Theoretically the seals I observed back then are still alive, as they - especially females - may reach the age of 35 or even 40 years, and I wonder if I am having a reunion with some without knowing? 

At the very least I probably met some of their babies. Did you know a seal mama's gestational period is eleven months? 

I'm getting nowhere with this post. It's kind of hard to describe. Even though I "ran off" to California to get over a bad breakup, it was in some ways the best of times.
  1. Yes, I was there all alone, and for a short while I felt miserable.
  2. Yes, I didn't have a job and a slimmer than slim chance at getting one.
  3. Yes, living with roommates who had as big of challenges as I had was a far cry from the glamorous life that Brenda, Kelly and Donna were leading.

  1. It was up to me to get out there and make local friends, and at the end of the day, I quite liked to be alone as in I could up and leave without asking or waiting for someone or compromising.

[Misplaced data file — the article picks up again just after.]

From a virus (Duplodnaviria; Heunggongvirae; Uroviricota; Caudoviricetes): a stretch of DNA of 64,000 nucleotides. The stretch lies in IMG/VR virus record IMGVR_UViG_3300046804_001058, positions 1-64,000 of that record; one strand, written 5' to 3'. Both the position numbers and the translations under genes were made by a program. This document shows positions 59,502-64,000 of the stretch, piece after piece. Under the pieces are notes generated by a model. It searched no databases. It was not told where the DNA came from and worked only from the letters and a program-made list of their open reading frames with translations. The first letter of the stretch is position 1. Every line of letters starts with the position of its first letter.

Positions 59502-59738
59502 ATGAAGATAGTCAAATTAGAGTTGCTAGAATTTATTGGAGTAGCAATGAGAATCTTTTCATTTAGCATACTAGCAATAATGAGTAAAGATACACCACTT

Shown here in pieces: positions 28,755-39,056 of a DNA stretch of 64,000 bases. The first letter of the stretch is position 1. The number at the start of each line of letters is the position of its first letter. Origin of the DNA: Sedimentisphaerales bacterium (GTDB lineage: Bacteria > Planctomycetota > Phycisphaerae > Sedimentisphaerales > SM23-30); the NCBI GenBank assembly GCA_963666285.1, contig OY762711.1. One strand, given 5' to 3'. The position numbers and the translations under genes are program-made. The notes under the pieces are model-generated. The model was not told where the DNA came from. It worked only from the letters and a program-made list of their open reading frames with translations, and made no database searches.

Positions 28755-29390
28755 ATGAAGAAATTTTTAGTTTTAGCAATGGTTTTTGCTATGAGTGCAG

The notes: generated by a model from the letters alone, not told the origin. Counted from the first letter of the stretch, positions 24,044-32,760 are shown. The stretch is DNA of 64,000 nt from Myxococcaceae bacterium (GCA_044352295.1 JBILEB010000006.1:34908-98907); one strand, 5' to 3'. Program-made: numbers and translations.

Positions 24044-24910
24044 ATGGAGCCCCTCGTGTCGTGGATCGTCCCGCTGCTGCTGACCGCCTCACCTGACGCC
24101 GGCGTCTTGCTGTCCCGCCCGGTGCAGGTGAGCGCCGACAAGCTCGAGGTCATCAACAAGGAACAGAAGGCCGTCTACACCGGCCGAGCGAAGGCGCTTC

2. I kept trying, while completing my classes, and if 9/11 hadn't happened, I would have gotten that job with IKEA.
  3. I had signed a 12 month lease for my own apartment.

Life is what happens while you're busy making other plans. I don't regret leaving everything behind in Switzerland to follow my dream, and I don't resent the 9/11 circumstances that sent me back home just as things started to work out in my favor. 

I had a great time, and I have a couple of sensory memories I'd like to share with you.

The olfactory kind: This is the fragrance I discovered while there, and smelling it will always take me back: